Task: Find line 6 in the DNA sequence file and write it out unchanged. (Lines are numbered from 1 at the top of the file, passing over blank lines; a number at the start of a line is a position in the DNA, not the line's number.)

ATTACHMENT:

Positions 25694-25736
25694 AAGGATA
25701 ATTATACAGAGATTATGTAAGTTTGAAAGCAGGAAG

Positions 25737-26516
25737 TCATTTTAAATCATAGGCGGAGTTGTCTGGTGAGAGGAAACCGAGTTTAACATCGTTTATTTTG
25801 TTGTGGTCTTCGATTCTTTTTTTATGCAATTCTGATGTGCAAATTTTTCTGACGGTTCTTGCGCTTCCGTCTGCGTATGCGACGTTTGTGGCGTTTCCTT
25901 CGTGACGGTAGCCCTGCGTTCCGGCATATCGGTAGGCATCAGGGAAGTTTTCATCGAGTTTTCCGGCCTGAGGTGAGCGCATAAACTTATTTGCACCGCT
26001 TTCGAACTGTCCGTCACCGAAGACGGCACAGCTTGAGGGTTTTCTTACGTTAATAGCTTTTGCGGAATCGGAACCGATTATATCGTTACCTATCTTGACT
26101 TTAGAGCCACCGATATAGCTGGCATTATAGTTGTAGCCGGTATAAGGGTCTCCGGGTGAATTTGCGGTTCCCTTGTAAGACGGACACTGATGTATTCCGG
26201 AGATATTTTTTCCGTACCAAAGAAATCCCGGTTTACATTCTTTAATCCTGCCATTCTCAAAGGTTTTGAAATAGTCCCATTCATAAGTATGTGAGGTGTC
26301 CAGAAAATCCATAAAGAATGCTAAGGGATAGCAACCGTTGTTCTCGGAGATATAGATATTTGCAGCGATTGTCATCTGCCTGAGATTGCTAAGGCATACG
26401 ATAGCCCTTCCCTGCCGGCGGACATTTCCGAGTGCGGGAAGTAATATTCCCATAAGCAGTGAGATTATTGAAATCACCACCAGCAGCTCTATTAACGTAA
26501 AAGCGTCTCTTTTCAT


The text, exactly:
25801 TTGTGGTCTTCGATTCTTTTTTTATGCAATTCTGATGTGCAAATTTTTCTGACGGTTCTTGCGCTTCCGTCTGCGTATGCGACGTTTGTGGCGTTTCCTT